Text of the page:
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The President's News Conference

May 27, 1932

EMERGENCY RELIEF AND CONSTRUCTION LEGISLATION

THE PRESIDENT. The urgent question today is the prompt balancing of the budget. When that is accomplished I propose to support adequate measures for relief of distress and unemployment. In the meantime it is essential that there should be an understanding of the character of the draft bill [H.R. 12353] made public yesterday in the House of Representatives for this purpose. That draft bill supports some proposals we have already made in aid to unemployment through the use of the Reconstruction Finance Corporation to make loans for projects which have been in abeyance and which proposal makes no drain on the taxpayer. But in addition it proposes to expend about $900 million for Federal public works.

I believe that the American people will grasp the economic fact that such action would require appropriations to be made to the Federal departments, thus creating a deficit in the budget that could only be met with more taxes and more Federal bond issues. This makes balancing of the budget hopeless. The country also understands that an unbalanced budget means the loss of confidence of our own people and of other nations in the credit and stability of the Government and that the consequences are national demoralization and the loss of 10 times as many jobs as would be created by this program even if it could be physically put into action.

An examination of only one group of these proposals--that is, proposed authorizations for new post offices--shows a list of about 2,300 such buildings, at a total cost of about $150 million. The Post Office Department informs me that the interest and upkeep of these buildings would amount to $14 million per annum, whereas the upkeep and rent of buildings at present in use amounts to less than $3 million. Many of the other groups in this will no more stand the light of day than this example.

A total of over 3,500 projects of various kinds are proposed in this bill, scattered into every quarter of the United States. Many of these projects have heretofore been discredited by Congress because of useless extravagance involved. Many were originally authorized as justified only in the long-distant future. I do not believe that 20 percent could be brought to the stage of employment for a year. I am advised by the engineers that the amount of labor required to complete a group of $400 million of these works would amount to only 100,000 men for 1 year because they are in large degree mechanized jobs.

This is not unemployment relief. It is the most gigantic pork barrel ever proposed to the American Congress. It is an unexampled raid on the Public Treasury.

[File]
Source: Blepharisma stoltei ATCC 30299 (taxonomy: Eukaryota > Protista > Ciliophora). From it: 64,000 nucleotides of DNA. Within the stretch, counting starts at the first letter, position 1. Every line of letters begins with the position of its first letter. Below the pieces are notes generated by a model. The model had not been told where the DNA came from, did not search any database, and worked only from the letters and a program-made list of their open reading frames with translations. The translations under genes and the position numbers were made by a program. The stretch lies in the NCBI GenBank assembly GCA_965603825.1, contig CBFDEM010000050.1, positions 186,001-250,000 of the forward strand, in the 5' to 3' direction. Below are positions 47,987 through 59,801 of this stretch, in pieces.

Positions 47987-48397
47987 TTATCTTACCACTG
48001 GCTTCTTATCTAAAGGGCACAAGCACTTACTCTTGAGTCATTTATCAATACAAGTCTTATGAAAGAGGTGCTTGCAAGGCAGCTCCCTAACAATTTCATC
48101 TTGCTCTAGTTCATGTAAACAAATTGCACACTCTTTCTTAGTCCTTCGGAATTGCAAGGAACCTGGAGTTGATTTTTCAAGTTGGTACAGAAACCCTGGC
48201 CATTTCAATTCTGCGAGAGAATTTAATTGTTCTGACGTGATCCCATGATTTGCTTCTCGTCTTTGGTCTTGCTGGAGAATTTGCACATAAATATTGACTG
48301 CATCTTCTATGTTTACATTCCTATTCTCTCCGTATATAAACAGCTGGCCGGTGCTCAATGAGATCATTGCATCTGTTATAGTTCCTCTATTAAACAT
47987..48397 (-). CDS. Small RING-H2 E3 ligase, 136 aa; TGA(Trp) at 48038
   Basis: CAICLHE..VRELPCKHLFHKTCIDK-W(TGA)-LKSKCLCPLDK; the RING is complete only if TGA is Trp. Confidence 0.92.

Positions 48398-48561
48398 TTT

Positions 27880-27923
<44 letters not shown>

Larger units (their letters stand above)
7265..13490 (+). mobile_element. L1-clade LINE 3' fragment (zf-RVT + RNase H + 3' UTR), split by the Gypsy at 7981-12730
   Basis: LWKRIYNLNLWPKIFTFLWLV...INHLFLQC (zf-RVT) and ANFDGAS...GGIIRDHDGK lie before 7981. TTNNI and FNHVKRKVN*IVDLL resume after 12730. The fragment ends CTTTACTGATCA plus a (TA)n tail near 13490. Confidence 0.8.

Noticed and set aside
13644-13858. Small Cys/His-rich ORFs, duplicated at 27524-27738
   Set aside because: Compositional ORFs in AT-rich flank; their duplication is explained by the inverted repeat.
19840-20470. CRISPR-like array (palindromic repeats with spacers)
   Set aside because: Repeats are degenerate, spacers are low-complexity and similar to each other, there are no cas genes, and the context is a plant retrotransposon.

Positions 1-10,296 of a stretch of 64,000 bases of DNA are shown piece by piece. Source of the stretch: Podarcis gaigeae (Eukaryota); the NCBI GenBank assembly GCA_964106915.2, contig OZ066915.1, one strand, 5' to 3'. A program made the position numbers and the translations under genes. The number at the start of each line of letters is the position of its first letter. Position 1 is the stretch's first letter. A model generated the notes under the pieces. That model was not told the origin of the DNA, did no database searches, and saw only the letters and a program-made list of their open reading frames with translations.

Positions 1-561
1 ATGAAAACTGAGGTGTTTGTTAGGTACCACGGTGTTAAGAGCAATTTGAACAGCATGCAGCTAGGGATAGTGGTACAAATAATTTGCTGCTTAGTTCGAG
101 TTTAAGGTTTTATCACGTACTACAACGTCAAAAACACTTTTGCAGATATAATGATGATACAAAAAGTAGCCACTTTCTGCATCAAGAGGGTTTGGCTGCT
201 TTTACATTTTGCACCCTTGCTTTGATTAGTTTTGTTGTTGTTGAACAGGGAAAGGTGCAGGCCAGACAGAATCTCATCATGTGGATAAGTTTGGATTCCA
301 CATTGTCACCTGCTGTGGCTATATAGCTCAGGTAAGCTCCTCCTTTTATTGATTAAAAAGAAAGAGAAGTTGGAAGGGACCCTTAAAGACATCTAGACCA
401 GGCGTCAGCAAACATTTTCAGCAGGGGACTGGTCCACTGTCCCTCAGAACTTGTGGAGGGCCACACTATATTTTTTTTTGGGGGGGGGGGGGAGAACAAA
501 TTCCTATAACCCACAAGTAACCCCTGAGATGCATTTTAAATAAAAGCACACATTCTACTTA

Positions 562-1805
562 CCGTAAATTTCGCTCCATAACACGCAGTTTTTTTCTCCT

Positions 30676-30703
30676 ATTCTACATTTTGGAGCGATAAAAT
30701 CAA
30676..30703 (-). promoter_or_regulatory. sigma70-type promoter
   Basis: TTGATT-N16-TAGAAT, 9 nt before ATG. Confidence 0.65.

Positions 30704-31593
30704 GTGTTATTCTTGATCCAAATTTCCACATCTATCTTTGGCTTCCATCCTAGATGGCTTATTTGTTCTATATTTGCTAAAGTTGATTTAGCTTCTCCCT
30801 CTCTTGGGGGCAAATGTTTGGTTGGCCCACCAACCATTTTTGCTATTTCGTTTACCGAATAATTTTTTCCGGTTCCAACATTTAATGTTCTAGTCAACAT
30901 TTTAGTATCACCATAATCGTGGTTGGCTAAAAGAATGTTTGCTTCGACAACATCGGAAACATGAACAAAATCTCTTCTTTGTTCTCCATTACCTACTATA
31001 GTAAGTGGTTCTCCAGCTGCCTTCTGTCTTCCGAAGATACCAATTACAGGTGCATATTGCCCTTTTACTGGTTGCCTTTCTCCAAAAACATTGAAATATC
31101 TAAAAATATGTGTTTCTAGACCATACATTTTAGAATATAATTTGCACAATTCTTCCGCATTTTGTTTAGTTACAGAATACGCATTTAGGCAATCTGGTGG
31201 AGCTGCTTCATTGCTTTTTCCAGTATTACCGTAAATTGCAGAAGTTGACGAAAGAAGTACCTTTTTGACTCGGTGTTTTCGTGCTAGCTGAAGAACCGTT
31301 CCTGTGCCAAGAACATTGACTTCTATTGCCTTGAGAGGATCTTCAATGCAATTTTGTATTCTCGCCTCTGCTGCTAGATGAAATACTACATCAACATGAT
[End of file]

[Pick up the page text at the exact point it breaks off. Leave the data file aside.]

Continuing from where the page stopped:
Detailed lists of these projects have been broadcast to every part of the country during the past 24 hours, to the cities, towns, villages, and sections who would receive a portion of this pork barrel. It is apparently expected that the cupidity of these towns and sections will demand that their Congressmen and Senators vote for this bill or threaten to penalize them if they fail to join in this squandering of money.

I just do not believe that such lack of intelligence or cupidity exists amongst the people of the United States. If that shall prove true, then this is not the United States that had the intelligence to frame the Constitution of this Republic, which fought the War of the Revolution, or the Civil War, or the World War, that it might be forged into the greatest Nation of the world, the whole foundations of which are common sense, honesty, character, and idealism. Our Nation was not rounded on the pork barrel, and it has not become great by political logrolling. I hope that those many Members of Congress of both parties who I know will oppose this bill will receive the definite support of the people in their districts in resisting it.

Note: President Hoover's two hundred and fiftieth news conference was held in the White House at 4 p.m. on Friday, May 27, 1932.

On the same day, the White House issued a text of the President's statement on the emergency relief and construction legislation (see Item 183).

Herbert Hoover, The President's News Conference Online by Gerhard Peters and John T. Woolley, The American Presidency Project https://www.presidency.ucsb.edu/node/206981

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